True reading, writing, math readiness and ability to focus and self-regulate is a biological phenomenon. An example of a biological-based development would be losing a tooth, or beginning menstruation. We would never label a child with a “disability” if they were slow to achieve these milestones. Readiness for school requires much more than a child simply reaching the chronological age for school entry. To perform well in school, a child needs to be able to sit still, and to focus attention on one task without being distracted by irrelevant environmental stimuli. Most academic learning depends on basic skills becoming automatic at the physical level. For a child to communicate, speech as a skill is dependent upon coordinating the larynx, the pharynx, the tongue and the muscles at the front of the mouth. Reading depends largely on oculo-motor skills that involve the precise eye movements necessary to maintain a stable image on the page. Also one must be able to follow a line of print without the eyes 'jumping' or losing their place, and to adjust visual focus between different distances (like the blackboard and desk) at speed. Writing involves hand-eye coordination with the support of the postural system. These are physical abilities which are linked to the development and maturation of a child's uniquely unfolding biology, and require that a child has passed a number of benchmarks of sensory-motor integration and neurological maturity. By achieving these developmental benchmarks, a child will develop automatic, voluntary control over emotions, behavior, balance and physical skills. If this fails to develop, many aspects of learning can be affected negatively, even if the child has average or above average intelligence.
ATTENTION, BALANCE AND COORDINATION are the primary A, B, and C upon which all later academic learning depends (Sally Goddard Blythe, 2009).
When asking which benchmarks have been attained (Central Nervous System maturation), the following capacities are considered: • integration of early movement patterns (primitive reflexes) • postural control • balance - vestibular development • proprioception development – sense of self movement • body geography • integration of vertical and horizontal midline • establishment of laterality / dominance • eye, hand, and speech coordination / fine motor skills • visual perception and visual – motor integration • auditory discrimination, processing and phonemic awareness • well integrated sense of touch • well integrated sense of life / well-being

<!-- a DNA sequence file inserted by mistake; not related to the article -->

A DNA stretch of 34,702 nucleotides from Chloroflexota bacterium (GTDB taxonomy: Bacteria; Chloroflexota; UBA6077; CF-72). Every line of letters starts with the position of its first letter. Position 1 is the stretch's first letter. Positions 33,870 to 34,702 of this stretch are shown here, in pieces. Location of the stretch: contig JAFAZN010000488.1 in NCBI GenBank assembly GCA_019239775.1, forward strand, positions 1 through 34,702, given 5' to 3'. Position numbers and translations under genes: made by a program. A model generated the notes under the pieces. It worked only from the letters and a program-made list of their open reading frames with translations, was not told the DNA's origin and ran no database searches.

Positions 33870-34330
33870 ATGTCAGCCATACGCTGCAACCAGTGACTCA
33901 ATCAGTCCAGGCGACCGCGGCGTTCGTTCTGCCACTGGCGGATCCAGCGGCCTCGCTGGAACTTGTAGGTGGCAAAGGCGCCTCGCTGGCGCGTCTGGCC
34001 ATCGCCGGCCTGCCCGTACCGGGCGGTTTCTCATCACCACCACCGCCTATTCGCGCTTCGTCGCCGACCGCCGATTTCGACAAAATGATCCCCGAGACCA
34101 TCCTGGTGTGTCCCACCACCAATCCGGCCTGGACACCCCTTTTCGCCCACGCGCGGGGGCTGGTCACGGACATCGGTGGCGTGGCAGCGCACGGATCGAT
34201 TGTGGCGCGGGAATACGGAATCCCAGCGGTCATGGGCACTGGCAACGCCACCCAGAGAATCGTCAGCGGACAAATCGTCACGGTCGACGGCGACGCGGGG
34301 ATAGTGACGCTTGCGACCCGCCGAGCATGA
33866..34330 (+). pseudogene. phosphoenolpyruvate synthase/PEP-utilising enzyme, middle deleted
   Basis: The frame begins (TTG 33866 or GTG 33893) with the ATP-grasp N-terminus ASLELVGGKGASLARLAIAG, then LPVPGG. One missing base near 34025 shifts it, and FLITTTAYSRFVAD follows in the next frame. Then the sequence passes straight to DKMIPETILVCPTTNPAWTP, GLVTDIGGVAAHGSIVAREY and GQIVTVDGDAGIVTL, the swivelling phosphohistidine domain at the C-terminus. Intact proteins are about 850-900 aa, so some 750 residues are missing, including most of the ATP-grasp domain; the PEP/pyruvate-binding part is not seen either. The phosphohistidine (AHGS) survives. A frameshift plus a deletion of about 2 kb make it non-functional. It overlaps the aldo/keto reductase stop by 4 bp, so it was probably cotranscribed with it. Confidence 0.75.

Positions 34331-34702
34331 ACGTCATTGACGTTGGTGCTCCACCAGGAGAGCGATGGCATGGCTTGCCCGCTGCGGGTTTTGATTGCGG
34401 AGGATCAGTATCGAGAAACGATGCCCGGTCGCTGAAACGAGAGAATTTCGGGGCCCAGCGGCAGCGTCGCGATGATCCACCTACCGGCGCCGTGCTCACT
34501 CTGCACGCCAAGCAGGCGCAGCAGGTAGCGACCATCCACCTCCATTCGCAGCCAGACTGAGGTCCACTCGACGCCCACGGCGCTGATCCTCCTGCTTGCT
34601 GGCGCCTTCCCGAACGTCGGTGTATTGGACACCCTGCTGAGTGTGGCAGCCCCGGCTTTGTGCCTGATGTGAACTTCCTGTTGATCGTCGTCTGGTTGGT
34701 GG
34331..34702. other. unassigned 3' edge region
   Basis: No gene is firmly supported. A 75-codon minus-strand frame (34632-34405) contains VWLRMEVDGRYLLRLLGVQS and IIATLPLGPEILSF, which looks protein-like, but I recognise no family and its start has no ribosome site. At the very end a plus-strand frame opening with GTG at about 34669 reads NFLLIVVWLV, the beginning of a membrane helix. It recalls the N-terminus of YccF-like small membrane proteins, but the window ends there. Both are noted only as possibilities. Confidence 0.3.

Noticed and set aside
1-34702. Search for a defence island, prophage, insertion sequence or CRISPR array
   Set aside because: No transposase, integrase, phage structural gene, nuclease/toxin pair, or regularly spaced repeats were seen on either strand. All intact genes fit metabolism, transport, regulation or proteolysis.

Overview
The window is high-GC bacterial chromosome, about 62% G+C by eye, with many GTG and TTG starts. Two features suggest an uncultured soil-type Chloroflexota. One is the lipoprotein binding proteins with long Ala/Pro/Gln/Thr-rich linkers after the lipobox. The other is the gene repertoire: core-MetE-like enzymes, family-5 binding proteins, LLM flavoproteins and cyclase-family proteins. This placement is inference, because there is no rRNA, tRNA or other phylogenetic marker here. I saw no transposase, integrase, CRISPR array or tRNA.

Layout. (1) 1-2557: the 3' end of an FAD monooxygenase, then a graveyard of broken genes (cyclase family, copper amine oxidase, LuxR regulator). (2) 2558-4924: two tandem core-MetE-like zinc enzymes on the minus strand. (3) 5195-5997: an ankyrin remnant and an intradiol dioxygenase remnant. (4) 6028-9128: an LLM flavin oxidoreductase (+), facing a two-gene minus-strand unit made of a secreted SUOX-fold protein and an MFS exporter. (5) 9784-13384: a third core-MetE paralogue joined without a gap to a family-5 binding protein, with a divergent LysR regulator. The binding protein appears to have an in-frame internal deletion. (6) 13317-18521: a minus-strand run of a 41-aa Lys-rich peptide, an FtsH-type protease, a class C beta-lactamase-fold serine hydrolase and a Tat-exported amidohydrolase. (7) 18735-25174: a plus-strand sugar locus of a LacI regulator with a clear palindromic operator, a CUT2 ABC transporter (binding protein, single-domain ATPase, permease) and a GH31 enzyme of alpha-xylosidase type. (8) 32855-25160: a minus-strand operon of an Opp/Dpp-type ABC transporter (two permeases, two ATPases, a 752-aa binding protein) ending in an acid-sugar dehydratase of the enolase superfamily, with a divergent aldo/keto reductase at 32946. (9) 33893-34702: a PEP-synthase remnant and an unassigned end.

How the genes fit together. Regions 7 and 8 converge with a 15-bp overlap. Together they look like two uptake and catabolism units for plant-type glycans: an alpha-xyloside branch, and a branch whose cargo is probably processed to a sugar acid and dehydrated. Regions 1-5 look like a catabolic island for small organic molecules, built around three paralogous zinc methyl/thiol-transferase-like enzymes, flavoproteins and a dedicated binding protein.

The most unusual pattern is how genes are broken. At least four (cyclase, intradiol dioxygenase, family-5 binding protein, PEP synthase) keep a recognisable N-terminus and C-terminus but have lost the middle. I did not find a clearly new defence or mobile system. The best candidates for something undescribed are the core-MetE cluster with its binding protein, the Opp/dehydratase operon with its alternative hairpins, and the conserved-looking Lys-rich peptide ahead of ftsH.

These steps represent a child's capacities or readiness for learning. They have an order and are common for every human being if a step is not sufficiently mature, then the next step becomes difficult to accomplish.
At Nimble Kids these benchmarks are included in the assessment.
The concept of maturational readiness for learning is not new. As early as 1947, educators noted that reading readiness seemed to coincide with the shedding of the first milk teeth and that individual variation in the timing of the eruption of the second tooth might be indicative of other aspects of neurological maturity related to reading readiness (Ames 1967). We now also know that boys are generally six months or up to a year slower in cerebral development than in girls. While there are variables, boys also tend to lose their teeth later than girls.
In 1999, researchers investigated whether it would be of value to include a short battery of neuro-developmental tests in the medical examination for children entering school. They found that there were significant links between neurological maturity and performance on cognitive psychological tests (Bax and Whitmore, 1999). Schools that use neuro-developmental programs, and that take learning readiness into account, have statistics to show how vastly these programs improve school performance - many learning problems simply never arise because the children are tested to see if they are ready for first grade work. Some include New Visions School in the U.S., The Learning Connections in Australia, and The Institute of Neuro-Physiological Psychology in England.
Ann Breslauer, has made educational history with the so-called Coronado Experiment. This experiment proved that a sensori-motor approach can be successfully implemented in the public schools to improve the children's performance skills. Yet, despite an increasing body of evidence to support the value of neuro-developmental milestones at the time of school entry, these tests have not been integrated into standard school pre-assessment programs.